Fat guy X-post from Clydes forum - Suspension Question- Mtbr.com
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  1. #1
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    Fat guy X-post from Clydes forum - Suspension Question

    Hello Everybody,

    Well, after being out of cycling for a couple of years and putting on, um, a little weight, I really want to jump back into mountain biking. I have a basically brand-new 2000 Specialized Enduro Comp which suits me really well, except I feel like the suspension doesn't perform very well under my weight. I weigh 240 without my gear and I eat up most of the suspension travel just sitting down. The bike has a bone-stock Manitou SX LT on the front (which I really suspect is a piece of crap) and a Fox Float R in back, which I keep filled with 250 lbs. The sag on the bike is really disheartening, but I am not even sure where to start with correcting the problem. I don't have the money to get a new bike, and the components, wheels, disc brakes, and frame are all great, so do you all have any suggestions what to do with the suspension?

    I have been reading your posts about PUSH and wonder if they could do anything worthwhile with the rear shock, but is it to old to even mess with? Should I look into getting a new front fork or look into getting stiffer springs (is that even possible)? I have been out of things for long enough to not know what is really out there as far as forks for heavier guys, so any help would be greatly appreciated. I'm not looking to get into racing, but I really love riding trails and singletrack and think biking will be a great way to loose weight. Money is definitely an issue, so I would like to stay on the inexpensive side, as long as things work well.

    Thanks so much for your help, and I look forward to hearing from you!

    AB

  2. #2
    MK_
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    I think your Manitou SX has elastomers in it, or elastomer/coil combo. Shopping for a new fork would make a lot of sense. As far as your rear shock, hold off with sending it to PUSH until you fiddled with it yourself. Your bike is a bit old and probably needs some TLC before it is trail worthy. If you're mechanically inclined at all, you should get the air sleeve maintenance kit from Fox and perform the maintenance yourself. At the very least, deflate the shock and unscrew the air sleeve. Clean it all up and replace the fluids, as they're aged by now. Fill it up to a pressure which produces correct sag for you and you can call it done for now. The damping oil will need to be changed at some point, but you haven't been riding your bike so the only thing that could have happned to it is that it could have gotten impregnated with nitrogen, but I don't think that it is substantial, since the shock hasn't been cycled (used). I am assuming you've got V brakes? A Marzocchi MX comp or a slightly used Marathon S ought to be your best bets.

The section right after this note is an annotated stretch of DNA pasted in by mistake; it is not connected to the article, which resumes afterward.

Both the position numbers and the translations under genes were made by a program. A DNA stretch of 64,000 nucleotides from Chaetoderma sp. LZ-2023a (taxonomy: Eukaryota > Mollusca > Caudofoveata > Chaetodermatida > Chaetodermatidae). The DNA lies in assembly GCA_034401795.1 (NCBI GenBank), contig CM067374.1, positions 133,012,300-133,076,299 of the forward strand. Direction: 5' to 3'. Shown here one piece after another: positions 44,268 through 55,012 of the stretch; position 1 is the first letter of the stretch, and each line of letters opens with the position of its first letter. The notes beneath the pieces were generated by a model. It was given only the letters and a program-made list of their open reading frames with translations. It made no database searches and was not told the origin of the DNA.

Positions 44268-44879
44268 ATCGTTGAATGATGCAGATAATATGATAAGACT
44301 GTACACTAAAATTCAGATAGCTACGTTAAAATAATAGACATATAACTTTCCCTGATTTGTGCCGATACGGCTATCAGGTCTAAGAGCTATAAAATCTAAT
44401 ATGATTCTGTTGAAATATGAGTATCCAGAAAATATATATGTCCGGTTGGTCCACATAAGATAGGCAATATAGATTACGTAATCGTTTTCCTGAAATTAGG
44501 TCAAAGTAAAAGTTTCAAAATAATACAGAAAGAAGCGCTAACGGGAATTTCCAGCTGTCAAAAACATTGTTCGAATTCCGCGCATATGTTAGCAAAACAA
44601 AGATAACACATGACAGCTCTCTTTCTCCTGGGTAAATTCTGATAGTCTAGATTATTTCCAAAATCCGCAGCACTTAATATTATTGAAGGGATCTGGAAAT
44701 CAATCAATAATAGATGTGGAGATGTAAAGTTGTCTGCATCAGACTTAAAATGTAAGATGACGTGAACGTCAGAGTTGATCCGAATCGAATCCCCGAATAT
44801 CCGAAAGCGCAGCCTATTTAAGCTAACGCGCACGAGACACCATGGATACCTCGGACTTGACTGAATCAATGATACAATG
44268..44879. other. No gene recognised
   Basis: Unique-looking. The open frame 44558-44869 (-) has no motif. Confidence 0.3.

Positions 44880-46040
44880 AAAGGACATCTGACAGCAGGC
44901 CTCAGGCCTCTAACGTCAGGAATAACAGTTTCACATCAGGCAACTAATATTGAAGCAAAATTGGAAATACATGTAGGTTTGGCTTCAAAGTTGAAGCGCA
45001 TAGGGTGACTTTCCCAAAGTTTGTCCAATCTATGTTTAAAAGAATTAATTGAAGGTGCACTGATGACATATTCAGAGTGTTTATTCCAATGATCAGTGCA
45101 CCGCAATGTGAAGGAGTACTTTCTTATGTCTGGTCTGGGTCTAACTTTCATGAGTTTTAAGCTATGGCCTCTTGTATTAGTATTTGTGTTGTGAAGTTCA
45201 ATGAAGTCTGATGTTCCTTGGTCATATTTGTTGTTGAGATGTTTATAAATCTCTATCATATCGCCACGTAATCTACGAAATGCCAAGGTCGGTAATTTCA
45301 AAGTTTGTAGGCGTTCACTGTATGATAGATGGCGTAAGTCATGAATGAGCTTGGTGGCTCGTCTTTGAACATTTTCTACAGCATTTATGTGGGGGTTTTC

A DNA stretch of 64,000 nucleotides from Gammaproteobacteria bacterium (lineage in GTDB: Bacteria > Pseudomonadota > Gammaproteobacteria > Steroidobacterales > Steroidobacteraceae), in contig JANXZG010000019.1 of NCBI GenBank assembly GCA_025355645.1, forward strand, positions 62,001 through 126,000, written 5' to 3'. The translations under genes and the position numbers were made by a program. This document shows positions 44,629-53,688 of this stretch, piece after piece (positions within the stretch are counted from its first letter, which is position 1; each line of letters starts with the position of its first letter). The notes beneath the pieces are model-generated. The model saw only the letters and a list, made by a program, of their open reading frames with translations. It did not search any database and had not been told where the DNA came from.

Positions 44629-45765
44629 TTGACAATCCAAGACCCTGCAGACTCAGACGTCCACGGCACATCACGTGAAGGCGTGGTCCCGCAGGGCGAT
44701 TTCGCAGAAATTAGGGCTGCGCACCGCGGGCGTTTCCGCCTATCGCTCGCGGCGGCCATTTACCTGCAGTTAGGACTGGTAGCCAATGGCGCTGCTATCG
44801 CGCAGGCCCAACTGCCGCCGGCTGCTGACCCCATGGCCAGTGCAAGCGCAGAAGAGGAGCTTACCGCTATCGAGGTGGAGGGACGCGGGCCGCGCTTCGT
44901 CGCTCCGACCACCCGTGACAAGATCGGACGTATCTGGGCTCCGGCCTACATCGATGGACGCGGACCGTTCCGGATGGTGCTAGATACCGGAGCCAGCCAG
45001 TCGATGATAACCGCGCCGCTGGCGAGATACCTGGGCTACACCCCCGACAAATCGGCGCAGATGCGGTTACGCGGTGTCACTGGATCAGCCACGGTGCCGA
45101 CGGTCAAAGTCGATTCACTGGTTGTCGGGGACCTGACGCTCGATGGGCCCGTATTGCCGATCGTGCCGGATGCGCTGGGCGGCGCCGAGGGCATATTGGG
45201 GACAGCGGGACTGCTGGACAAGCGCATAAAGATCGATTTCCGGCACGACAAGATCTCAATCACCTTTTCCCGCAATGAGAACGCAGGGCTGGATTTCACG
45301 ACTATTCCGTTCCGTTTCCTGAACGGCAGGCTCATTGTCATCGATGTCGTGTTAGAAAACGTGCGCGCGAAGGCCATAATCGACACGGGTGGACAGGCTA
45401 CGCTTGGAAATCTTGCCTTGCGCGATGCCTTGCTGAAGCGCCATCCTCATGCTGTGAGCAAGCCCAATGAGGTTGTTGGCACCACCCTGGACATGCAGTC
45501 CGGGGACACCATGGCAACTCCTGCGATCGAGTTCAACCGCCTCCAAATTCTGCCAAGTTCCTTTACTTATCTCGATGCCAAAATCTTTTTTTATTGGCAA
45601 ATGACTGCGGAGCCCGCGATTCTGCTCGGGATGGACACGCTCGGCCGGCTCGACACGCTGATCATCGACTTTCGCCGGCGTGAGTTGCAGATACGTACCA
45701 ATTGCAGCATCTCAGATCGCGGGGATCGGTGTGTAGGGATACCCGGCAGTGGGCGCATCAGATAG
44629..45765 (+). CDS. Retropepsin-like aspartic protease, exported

You should also replace all the cables and housing and possibly the chain, if it looks rusty at all. Other than that, greese up you bearings, clean things up and go out there and lose some weight

    _MK

    "The things you get fired for when you’re young are the same things you get Lifetime Achievements for when you’re old."

  3. #3
    I like to ride my bike.
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    Whole new suspension. No pushed shocks!

    My advice is to just get a whole new rear shox and fork. The technology has changed so much since 2000. Considering your weight, your really putting a lot of stress on your shocks. The manitou swinger 3 way is a great shock, can be put to 300psi, and the spv should help it from bottoming, or you could try the 4 way, which helps the shock ramp up twards the end of it's travel. Now, I don't know how much travel your bike should have on the front, but the 05 Rockshox Reba sl has travel that goes from 85-115mm of travel via all travel spacers or the u-turn model. In the Clyde forum, itseems like everyone has a Reba. I don't have on but I want it. PS, I have the swinger 3 way, it's agreat shock, does not bob much in the saddle.
    I like bicycles. Bicycles make me happy. Riding them makes me even happier.
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  4. #4

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    I'm 220 and just got back into riding competetively after a 3 year absence. I revived my Rocky Mountain Element T.O. to a spectacular ride by replacing the SID with a Reba, and the rear Fox RC with a Cane Creek Cloud 9. Both of these updates have blown me away, far exceeding my expectations. The Fox shocks are nice when they work, but I am tired of sending them in every season for service. The Cloud 9 is user servicable has a very usable compression/rebound adjustment that allowed me to tune it perfectly to my weight. I can't recommend these two items enough. Definitely "Clyde-worthy".

    Mark

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